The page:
Not too long ago, I finished a new little ebook written by Scot McKnight and published by Patheos Press. It is entitled Junia Is Not Alone.
First off, the book is about 25-30 pages in normal length and it is only available electronically for the Kindle or Kindle app for a mere $2.99. I think this is an interesting pointer of where publishing is going – electronic and short. Not all books will be of this flavour. There will still remain the theological treatises that most of us don’t want to engage with or the lengthier books that we do still want to read. But these short ebooks are becoming a trend in a technological world today.
So here is Scot McKnight’s first compact ebook along the lines of something he has briefly addressed before in his book about understanding the Bible, The Blue Parakeet. In this newer title, McKnight starts out by asking why the overall church is quite silent on the reality of women in the Bible. Who has heard many teachings and sermons on Huldah or Phoebe or Priscilla or Mary (the mother of Jesus) or Anna or the enigmatic Junia? We have occasionally heard teachings on Ruth or Esther, but that is because a specific book of the Bible is dedicated to them. But what of these other gifted women?
Yes, there have been questions throughout the centuries over who this Junia, or Junias, figure is that we find mentioned in Romans 16:7. McKnight states:
When I told someone about the subject of this ebook, I was asked this question: “Who is Junia?”
I don’t doubt many people will be surprised to hear about Junia, just as they might be surprised to find there were more apostles than the 12 and Paul, or prophets still existed within the New Testament framework. It is quite easy to gloss over very important pointers that are right there in the Scripture text itself.
McKnight points out two problems that have arisen over the centuries when discussing Junia:
- We have mistranslated her name from the feminine, Junia, to some kind of masculine form like Junias.
- We have mistranslated her role from that of apostle to either some generic messenger or communicating that the apostles saw her, along with Andronicus (presumably her husband), as being outstanding people, nothing more and nothing less.
But both do a grave injustice to what is actually being communicated at the end of Paul’s letter to the church in Rome. And I might add on the side that, with the ending phrase of vs7, ‘they were in Christ before I was’, I think it quite probable that this couple had a significant role in Paul’s life. They might have had some ministry in Paul’s own life like that of Priscilla and Aquila’s ministry role in the life of Apollos (see Acts 18:24-28).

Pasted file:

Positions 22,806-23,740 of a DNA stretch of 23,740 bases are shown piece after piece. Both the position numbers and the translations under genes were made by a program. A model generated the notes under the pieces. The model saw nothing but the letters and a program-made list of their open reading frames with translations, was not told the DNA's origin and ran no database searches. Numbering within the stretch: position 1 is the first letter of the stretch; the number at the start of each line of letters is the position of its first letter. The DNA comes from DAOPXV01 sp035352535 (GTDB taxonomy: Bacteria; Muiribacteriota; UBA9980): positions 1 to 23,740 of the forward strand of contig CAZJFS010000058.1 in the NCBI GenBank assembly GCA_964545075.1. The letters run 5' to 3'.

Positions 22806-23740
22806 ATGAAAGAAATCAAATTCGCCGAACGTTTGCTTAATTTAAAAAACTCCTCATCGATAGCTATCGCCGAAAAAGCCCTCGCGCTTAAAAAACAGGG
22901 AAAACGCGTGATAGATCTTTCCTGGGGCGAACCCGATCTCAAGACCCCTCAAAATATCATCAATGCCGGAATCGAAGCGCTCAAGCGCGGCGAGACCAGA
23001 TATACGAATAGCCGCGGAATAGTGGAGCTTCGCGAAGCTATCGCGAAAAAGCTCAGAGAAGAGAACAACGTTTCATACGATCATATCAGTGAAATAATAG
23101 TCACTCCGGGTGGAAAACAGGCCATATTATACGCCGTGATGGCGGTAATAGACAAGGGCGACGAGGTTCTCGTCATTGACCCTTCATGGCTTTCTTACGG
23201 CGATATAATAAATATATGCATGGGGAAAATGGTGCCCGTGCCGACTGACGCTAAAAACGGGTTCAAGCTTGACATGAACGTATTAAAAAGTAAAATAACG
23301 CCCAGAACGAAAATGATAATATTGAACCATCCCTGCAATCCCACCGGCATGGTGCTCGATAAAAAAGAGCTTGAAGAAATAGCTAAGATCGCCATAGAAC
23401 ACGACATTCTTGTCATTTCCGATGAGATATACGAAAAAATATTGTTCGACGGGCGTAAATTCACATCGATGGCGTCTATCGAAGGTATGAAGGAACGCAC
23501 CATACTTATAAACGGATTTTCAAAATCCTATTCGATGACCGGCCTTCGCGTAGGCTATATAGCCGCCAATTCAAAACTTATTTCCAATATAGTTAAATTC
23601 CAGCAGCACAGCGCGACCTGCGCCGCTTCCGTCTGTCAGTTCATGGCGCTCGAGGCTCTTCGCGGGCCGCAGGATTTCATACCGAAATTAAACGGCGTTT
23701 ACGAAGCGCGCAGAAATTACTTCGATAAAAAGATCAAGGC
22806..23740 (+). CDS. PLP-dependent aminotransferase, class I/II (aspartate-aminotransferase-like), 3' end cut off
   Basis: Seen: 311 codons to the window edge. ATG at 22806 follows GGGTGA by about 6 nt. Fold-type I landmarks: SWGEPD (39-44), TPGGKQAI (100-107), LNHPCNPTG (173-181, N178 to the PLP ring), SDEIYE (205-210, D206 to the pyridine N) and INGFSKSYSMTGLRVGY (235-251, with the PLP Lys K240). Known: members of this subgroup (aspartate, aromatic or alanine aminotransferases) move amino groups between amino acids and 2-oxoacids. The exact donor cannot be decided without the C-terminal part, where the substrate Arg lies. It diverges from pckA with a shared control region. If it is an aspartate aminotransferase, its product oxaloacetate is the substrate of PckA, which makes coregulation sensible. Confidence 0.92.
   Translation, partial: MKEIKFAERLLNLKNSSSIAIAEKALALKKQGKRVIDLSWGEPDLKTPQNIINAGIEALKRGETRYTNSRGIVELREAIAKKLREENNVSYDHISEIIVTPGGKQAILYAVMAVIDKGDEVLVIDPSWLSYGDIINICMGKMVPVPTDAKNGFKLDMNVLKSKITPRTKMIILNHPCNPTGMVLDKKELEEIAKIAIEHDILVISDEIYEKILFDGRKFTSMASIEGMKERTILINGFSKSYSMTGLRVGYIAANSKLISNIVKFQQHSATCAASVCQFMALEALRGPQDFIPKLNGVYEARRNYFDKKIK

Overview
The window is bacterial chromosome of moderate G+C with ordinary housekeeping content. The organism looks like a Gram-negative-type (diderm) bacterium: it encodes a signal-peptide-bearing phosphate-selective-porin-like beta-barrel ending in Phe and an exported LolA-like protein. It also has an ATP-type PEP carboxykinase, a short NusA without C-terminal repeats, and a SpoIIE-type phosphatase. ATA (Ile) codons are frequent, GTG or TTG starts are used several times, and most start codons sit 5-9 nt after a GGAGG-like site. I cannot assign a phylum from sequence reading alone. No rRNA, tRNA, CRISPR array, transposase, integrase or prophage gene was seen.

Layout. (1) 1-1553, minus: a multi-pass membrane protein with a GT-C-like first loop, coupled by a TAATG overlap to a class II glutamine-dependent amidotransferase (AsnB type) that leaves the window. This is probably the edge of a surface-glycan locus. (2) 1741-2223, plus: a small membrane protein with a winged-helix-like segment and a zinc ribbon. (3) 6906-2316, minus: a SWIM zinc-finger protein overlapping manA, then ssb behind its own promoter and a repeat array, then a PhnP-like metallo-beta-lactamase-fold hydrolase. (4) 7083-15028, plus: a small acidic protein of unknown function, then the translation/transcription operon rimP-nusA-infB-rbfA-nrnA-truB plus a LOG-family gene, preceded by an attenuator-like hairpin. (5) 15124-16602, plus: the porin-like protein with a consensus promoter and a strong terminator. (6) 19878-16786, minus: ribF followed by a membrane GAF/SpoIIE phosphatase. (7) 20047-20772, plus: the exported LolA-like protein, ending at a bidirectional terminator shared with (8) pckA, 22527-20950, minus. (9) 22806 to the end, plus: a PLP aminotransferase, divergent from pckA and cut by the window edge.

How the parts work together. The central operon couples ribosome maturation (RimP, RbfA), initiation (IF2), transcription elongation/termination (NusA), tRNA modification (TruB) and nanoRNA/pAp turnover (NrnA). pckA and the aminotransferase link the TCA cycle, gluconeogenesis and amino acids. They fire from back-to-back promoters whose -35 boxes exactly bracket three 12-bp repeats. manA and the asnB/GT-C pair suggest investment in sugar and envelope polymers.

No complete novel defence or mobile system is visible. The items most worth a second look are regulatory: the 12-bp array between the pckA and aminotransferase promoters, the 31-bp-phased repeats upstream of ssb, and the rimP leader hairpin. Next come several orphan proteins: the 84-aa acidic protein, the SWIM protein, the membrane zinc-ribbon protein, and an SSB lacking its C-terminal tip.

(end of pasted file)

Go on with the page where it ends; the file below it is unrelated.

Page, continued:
Now, some might argue and ask – What is the big deal about one simple verse that mentions one couple of which it is possible that Junia’s name and role have been misrepresented? Well, first off, it is not a possibility, but a reality. We can’t avoid the misrepresentation. And McKnight shows how both church leaders of the past and scholars of the present have brought this to light.
But, even more, McKnight shows in this little book that the unfortunate mishap with Junia has also been our overall approach to women in ministry throughout church history. The early church seemed quite vibrant with plenty of women working in apostolic, prophetic, teaching and other leading roles. But we are not too aware of any such women from the 2nd century through to a millennium and a half later. Hmmm? Of course, the church in the last 100 years or more has made great strides in allowing women to be released into ministry as God has gifted and called. We can think of quite a few women with significant ministries over the recent decades and centuries. But there is still some way to go.
Of course, this means not that we simply place any woman in any role just to make a theological point. By no means! But there are Junia’s across the church today, across the varying expressions of Christ’s body in this world. They will have an effect that no man could have. These women carry a deep wisdom, gifting and anointing that must be released. We might be hesitant to open such doors, God forbid. But we know our God will be faithful to see more and more Junia’s released out of mistranslations and into gospel, transformative ministry.
And so, here is a little ebook by Scot McKnight to stir us to see more Junia’s arise amongst the people of God. Today is the day.